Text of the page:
Alain PITOUS: Supported jobs and measures of this kind do not work.

Alain Pitous is General Manager of Talence Management, an independent management company, approved by the AMF. Mr. Pitous has worked in the asset management industry since 1986. A graduate of EDHEC, he began his career in a stock exchange company in Lille.  It a then joined Société Générale as a bond portfolio manager. He then managed diversified management teams, followed by equities and fixed income until 2009. At that time he actively participated in the creation of Amundi (Crédit Agricole Group), an entity combining the management activities of Société Général and Crédit Agricole. Member of the Amundi Executive Committee until 2014, he joined an entrepreneurial adventure by joining Talence Gestion as Managing Director. Talence Gestion, a fully independent management company, has two business lines, fund management mainly “equity” and discretionary management for private clients. And it is in his capacity as an expert and through his experience that we have decided to have his opinion on the economic offer for election to the Supreme Court.

Q: Public finances are among the major topics of this campaign. What do you think are the most pragmatic solutions to deal with this problem?

From the current situation and subject to major upheaval in the political field, no “shock” type solution is possible; no one has a majority for such measures. That is why the only valid solution is to set a course, and gradually reduce the progression of public spending.

Example : set a public expenditure increase below the 0 growth.5%.

Q: Unemployment has never been so high in France. The business world is accused of all the wrongdoings. What solutions do you think are needed to change this state of mind in terms of investment philosophy and policy within companies?

There too we can always hope for the big night but it remains illusory. Supported jobs and such measures do not work. What we need to do is to act massively on training because it is an urgent matter if we want to maintain social peace and put the unemployed back into permanent employment. Bringing together under one authority the current budgets allocated to vocational training could perhaps facilitate the reintegration of the long-term unemployed and young people without a diploma into the labour market. It is these socio-professional categories that pose a problem and run the risk of exclusion without return. Other simple measures that do not cost the State too much are possible for small structures with less than 50 employees. This would encourage business leaders to create jobs.

In addition, we must also act upstream on education. We have 150,000 young people leaving school without a diploma every year, or 1.5 million people over the last 10 years. To remedy this, learning must be encouraged, which is also a way of facilitating the integration of young people into the world of work.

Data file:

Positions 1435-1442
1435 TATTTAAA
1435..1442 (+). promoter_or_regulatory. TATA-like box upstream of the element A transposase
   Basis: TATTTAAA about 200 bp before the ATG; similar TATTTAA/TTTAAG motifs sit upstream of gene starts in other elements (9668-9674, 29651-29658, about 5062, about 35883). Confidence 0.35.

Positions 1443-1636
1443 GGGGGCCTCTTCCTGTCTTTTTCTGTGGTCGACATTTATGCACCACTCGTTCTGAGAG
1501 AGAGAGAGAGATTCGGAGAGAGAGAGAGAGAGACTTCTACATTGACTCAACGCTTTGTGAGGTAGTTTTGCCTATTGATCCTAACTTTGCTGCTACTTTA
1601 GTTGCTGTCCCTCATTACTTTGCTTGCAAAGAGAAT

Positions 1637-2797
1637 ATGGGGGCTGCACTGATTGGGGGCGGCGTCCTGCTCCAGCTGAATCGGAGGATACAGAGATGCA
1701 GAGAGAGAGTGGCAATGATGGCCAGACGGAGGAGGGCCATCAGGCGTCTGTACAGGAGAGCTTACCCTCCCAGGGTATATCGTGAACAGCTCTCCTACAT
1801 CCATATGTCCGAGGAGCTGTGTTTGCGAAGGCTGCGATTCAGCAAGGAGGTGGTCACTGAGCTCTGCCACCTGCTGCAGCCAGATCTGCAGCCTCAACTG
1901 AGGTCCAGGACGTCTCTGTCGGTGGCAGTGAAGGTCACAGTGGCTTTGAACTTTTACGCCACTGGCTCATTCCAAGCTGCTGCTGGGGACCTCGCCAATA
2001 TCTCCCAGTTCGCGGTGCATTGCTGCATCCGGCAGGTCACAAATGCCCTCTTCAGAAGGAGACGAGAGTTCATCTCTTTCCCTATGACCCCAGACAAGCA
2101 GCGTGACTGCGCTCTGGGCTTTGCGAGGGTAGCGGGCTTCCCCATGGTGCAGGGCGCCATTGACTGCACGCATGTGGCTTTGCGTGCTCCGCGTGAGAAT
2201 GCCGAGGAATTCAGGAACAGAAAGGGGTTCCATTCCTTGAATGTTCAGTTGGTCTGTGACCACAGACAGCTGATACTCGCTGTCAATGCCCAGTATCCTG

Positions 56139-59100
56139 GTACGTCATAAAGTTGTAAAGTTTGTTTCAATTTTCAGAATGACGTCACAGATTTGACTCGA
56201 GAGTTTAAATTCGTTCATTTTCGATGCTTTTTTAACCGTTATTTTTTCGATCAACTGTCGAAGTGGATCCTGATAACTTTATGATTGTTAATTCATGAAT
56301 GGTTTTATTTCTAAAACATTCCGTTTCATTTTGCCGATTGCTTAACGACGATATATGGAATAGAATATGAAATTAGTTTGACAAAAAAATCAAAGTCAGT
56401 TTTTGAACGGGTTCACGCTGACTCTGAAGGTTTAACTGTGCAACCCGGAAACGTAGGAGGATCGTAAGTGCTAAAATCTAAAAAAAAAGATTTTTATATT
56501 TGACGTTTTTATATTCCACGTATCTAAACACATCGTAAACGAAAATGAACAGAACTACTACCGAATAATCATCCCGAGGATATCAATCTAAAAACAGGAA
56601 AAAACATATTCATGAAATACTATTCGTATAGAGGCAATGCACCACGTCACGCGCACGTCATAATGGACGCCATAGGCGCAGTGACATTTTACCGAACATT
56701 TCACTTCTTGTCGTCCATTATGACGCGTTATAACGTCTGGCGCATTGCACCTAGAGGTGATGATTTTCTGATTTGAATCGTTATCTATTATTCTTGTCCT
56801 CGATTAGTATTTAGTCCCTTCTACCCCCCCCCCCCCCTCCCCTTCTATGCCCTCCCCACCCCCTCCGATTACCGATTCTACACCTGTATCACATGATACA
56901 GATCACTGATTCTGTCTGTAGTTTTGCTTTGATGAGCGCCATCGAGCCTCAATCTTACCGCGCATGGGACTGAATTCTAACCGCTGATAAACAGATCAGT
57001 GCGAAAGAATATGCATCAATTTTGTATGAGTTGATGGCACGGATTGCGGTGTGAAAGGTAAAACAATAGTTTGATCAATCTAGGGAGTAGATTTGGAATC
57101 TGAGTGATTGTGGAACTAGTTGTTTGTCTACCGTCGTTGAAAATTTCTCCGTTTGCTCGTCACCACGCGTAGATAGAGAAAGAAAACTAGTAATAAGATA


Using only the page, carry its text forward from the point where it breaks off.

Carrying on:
And to conclude, I think that the 35 hours are a disabling measure for the productivity of our economy and to remove it is in my opinion a necessity.

Q: For some candidates Europe and the Euro are accused of every evil. What is your opinion of the European construction and what are, in your opinion, the projects that remain to be launched?

The French economy suffers above all from a lack of productivity and quality towards its European neighbours and the reasoning that attributes this deficit to Europe is for me a simplistic reasoning. We can only be credible with our European partners if we are able to take the bull by the horns and face our problems.

Taxation and its corollary tax fraud are subjects on which urgent legislation is needed. It is inconceivable in my opinion that companies that generate turnover in one country take advantage of legal loopholes to not pay any of their tax due in another European country. Similarly, Europe must act without trembling on tax evasion for a simple matter of justice and equality before the law. Politically, subjects like these could justify a confrontation and the establishment of a balance of power within the European Community.

Q: What economic policy do you think should be put in place to ensure the success of the next five-year period ?

For me, a “liberal” economic policy on the economic level is the key success factor for the next five-year period. This will allow those who have the capacity to be free to undertake. But on the other hand, we must not forget that there are 6 million unemployed and 9 million people living below the poverty line whose social and economic conditions can only get worse if we do nothing. A balance between the welfare state and a liberal policy must be found. It should be borne in mind that France is the 5ème world economic power. Our country must offer guarantees of a decent life to its citizens, including the least privileged among them. This includes access to housing and the fight against malnutrition. The issue of disability remains a major issue for me. The State must be able to support the 12 million French people with disabilities in order to guarantee decent living conditions for this category of the population.

Q: Thank you very much for your answers.

The interview was conducted by Mr. Ismail HAJJI, member of the editorial staff

Ismail HAJJI

Ismail HAJJI


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